Everything seemed to be going so well for Usher Raymond. R&B’s most eligible bachelor had just married his girlfriend Tameka Foster and the couple had welcomed two children into the world. But then tragedy struck - at least as far as the Billboard charts were concerned. Usher’s 2008 album Here I Stand was a disappointment, at least relative to the crooner’s historically high standards. It turned out people wanted to hear Usher sing about knocking up his mistress, not being in a stable and committed relationship; about hitting the clubs until dawn, not taking out …
DJBooth Album Review
Problem solved. After a highly public divorce, complete with rumors of infidelity, Usher’s living the bachelor life once again, having threesomes with groupies and, on occasion, reflecting on the dissolution of his relationship. The title of his latest opus Raymond v. Raymond might suggest a man battling himself (see T.I. vs. T.I.P.) but the truth is, Usher once again seems almost impossibly confident. This is the album of a man who has done so many crunches his abs could cut glass, not the philosophical musings of a man plagued with self-doubt. In fact, his only real problem appears to be keeping his plethora of sexual conquests organized. It would have been more accurate to title the album Raymond v Raymond’s penis.
Even though Raymond v Raymond is a better album than Here I Stand, it has yet to find its Love in This Club, a smash single that propels the album into the chart stratosphere. It’s not for lack of trying. In the approximately six months since we got our first taste of the album the label has (so far) unsuccessfully cranked out track after track in search of a hit. In fact, it’s been so long that the first leak My Bag didn’t even make it onto the album. I guess that makes Papers the official lead single, although I’m hesitant to call a track with a call and response like “all my fellas if you’re ready to sign say yeah” a single. The same goes for Daddy’s Home, a perfectly decent cut that also failed to catch on, so let’s just skip around and focus on the album’s biggest success so far, Little Freak, a track that, for record, is about a lesbian/bi Nicki Minaj recruiting chicks for a threesome. With yet another hypnotic Polow da Don beat setting the stage, Little Freak is Usher at his most harmonically obscene, but it’s not exactly the kind of song BET’s dying to play on 106 & Park (hello parental complaints). With the anthemic pop cut OMG, produced by will.i.am gaining momentum maybe the 7th time might just be the charm, but even with more possibilities like the Luda assisted She Don’t Know waiting in the wings, it’s entirely possible that we may be looking at the first Usher album in history not to have a number one single since 1997’s My Way. And yes, for Usher that’s a big fu**king deal.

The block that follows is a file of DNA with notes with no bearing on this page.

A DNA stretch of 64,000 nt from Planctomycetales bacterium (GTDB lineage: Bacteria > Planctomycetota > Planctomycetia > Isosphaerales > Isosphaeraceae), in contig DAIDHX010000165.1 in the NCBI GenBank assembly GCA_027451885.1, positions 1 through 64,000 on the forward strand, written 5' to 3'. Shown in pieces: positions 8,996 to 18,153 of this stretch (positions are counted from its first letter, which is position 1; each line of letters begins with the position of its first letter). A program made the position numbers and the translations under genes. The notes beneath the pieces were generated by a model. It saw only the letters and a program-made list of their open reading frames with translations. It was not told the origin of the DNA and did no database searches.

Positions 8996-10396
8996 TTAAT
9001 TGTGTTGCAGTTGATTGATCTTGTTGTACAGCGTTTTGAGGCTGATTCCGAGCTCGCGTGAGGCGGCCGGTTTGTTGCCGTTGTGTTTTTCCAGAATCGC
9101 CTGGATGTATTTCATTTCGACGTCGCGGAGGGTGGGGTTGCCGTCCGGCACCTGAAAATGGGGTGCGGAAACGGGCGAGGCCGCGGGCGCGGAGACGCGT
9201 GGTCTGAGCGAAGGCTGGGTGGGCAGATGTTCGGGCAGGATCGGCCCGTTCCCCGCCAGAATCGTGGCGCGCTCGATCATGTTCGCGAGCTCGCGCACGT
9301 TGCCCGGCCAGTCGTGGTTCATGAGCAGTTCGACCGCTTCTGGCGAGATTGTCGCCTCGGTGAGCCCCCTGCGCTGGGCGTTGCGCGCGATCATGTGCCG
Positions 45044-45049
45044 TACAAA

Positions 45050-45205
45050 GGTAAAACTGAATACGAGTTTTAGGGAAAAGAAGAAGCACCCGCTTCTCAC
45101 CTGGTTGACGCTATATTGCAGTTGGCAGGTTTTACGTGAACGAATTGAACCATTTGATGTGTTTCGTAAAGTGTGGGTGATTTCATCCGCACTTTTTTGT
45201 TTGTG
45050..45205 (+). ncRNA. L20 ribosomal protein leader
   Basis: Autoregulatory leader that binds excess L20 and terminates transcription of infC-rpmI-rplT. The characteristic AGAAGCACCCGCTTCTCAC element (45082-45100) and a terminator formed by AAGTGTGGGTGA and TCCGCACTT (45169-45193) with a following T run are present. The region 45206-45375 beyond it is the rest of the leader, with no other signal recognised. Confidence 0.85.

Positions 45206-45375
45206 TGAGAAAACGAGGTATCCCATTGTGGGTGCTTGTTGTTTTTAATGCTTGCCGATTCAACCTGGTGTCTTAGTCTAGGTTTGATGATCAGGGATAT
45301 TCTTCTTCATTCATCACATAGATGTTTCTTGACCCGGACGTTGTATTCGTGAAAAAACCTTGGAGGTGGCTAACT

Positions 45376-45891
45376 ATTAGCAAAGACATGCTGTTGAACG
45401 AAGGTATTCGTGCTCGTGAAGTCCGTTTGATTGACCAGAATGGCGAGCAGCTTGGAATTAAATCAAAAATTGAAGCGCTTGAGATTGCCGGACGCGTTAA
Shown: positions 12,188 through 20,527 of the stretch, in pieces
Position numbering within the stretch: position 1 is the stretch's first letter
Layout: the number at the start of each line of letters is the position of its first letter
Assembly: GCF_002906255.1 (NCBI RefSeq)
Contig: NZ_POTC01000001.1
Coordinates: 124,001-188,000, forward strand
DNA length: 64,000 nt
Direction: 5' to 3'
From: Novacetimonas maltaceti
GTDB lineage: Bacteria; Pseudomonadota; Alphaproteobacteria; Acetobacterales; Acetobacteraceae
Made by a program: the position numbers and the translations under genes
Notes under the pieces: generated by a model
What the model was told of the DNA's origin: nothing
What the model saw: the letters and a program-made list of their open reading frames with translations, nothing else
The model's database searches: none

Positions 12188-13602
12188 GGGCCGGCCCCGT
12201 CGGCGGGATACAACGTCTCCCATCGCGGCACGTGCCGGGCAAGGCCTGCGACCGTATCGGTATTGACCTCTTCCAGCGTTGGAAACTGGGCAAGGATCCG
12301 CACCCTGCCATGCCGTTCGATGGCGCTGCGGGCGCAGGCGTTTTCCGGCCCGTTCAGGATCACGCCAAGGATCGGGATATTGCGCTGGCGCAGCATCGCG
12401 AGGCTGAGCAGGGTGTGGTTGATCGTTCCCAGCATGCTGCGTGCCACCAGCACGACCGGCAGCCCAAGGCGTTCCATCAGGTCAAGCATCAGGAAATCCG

If there’s anything Usher does better than burn up the charts it’s burn up the bedroom. After all, you’re looking at a man who once dropped a song titled That’s What It’s Made For – the “it” being Lil’ Usher. Luckily, Raymond v Raymond contains its fair share of baby makers, even though, ironically, Makin Love is too poppy to truly be sexy. If I could only pick one song from the album to seal the deal it’d have to be Okay, a track featuring appropriately seductive synths that Usher turns into a steamy ode to (drunken) one night stands. I also have to give it up to the album’s slowest slow jam Mars vs. Venus, a breathy, seductive track featuring one of Usher’s best vocal performances we’ve heard in a minute; even after all these years, his voice hasn’t lost anything. Usher’s been around for so long it’s easy to start to take him for granted, but the truth is the man’s still one of the best (if not the best) slow jam singers in the game. Let’s all take a moment to give the man his due.
Ok, moment’s over. Ultimately, I enjoyed listening to Raymond v Raymond as an album more than I did listening to any individual cuts, meaning we’re looking at an album whose whole is greater than the sum of its parts. Let me simplify that. Raymond v Raymond won’t blow you away. It’s not Confessions, but after Here I Stand it’s a step in the right direction, and a step closer to another classic Usher album. And for now, that’s good enough.
Listen to More: Usher Written by Nathan S.
First DJ Booth Appearance:
"Icebox (Remix) ft. Usher & Fabolous" (2007)
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